New Zealand's market watchdog has ordered a foreign exchange educator to change its marketing that it says was misleading or deceptive.
The director of the company, Jade Lynn, does not agree with all of the FMA's findings (read a full statement below).
Auckland-based Cambrian Corporation, according to its website, offers an education system teaching customers "how to navigate trading platforms and the foreign exchange markets".
The Financial Markets Authority says, in its view, Cambrian breached two provisions of the Financial Markets Conduct Act.
In response, the regulator has ordered the company to change its marketing materials and website.
Cambrian must also provide a copy of the FMA's order to all of its present or former clients.
"From the clients we interviewed and trades we analysed, the FMA did not find any evidence that Cambrian's strategy resulted in the claimed returns," FMA director of regulation Liam Mason said.
"Clients who signed up to Cambrian's services will also have the opportunity to consider whether they did so on the basis of misleading information and seek recovery of any losses on that basis," Mason said.
The order sent to Lynn, as Cambrian's director, says the company must ensure its marketing clearly conveys that trading foreign exchange cannot be relied upon to provide substantial profits quickly and consistently and that such trading is high risk.
The order sent to Cambrian alleges the company published "misleading and deceptive marketing material" about foreign exchange trading that contained "unsubstantiated representations".
While the FMA says Cambrian had agreed to correct its marketing earlier this year, the regulator believes the company's current material continues to "provide a dominant market message that forex trading provides an easy way to profit from financial markets".
This is not sufficiently balanced by information about the risks of the foreign exchange and the effort required for a trader to actively manage their positions.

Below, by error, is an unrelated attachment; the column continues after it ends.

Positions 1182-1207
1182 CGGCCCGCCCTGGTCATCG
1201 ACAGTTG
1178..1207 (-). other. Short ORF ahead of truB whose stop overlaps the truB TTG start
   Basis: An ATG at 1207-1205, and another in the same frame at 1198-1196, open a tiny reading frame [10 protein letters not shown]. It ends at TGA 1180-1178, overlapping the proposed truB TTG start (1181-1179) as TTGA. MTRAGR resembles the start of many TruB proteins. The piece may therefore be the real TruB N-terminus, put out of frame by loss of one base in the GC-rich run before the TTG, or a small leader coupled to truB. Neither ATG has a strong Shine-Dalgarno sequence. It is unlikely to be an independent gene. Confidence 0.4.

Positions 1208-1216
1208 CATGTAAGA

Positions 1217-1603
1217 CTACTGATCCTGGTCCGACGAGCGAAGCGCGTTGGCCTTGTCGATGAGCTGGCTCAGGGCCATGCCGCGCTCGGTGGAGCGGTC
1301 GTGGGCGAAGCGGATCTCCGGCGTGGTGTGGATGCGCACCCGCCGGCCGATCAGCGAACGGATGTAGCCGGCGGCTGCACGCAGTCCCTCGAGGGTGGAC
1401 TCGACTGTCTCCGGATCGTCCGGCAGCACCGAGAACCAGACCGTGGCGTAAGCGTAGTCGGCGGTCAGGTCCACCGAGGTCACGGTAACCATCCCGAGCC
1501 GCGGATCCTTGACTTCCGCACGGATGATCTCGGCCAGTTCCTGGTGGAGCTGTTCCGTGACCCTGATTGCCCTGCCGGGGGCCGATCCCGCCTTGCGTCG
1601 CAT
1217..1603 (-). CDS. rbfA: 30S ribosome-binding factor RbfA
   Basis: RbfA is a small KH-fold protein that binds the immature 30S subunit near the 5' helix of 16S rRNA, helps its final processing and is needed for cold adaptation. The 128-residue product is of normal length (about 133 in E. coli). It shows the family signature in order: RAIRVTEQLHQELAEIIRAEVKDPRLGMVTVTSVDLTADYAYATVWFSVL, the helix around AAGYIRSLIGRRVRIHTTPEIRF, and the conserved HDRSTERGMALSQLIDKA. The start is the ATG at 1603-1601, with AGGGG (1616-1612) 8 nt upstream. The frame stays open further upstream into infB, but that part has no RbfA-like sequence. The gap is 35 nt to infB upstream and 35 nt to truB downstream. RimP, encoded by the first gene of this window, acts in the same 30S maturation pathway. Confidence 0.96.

"This is not sufficiently balanced by information about the risks of the foreign exchange and the effort required for a trader to actively manage their positions," the order says.
Lynn, according to a High Court judgment from June last year, was formerly a sales consultant to foreign exchange software company PTT.
PTT later ran into its own problems with the FMA, which last August froze the company's assets.
The FMA acted because it had serious concerns that PTT was running a "fraudulent scheme designed to obtain money from members of the public", a judge said last September.
Naturally I am disappointed by the decision and although I do not agree with all of their findings, in particular, their analysis of Cambrians trades and trading journal as well as the disregard of analyzing further months of trading as supplied to the FMA, I am happy to comply and meet the requirements and view of the FMA in how Cambrian presents its marketing materials to the public.
The analysis of Cambrians trades were performed by the FMA with Bloomberg - a different data source to the data source used by Cambrian and its clients and one must take into consideration that each trading platform has subtle variances due to the brokers spread and the data pricing. For this reason the platforms used by Cambrian and its clients lead to materially different results to the FMA's findings and screenshots of actual trading charts were presented to reveal this factually incorrect data. I was informed that this was not enough evidence to suggest their analysis is flawed.
Nonetheless I am happy to comply and alter Cambrian's marketing materials to fall inline with the FMA's view of the forex markets. I have expressed complete willingness and have complied with all aspects of the investigation process thus far and will continue to ensure Cambrians materials meet the regulations and requirements of the FMA.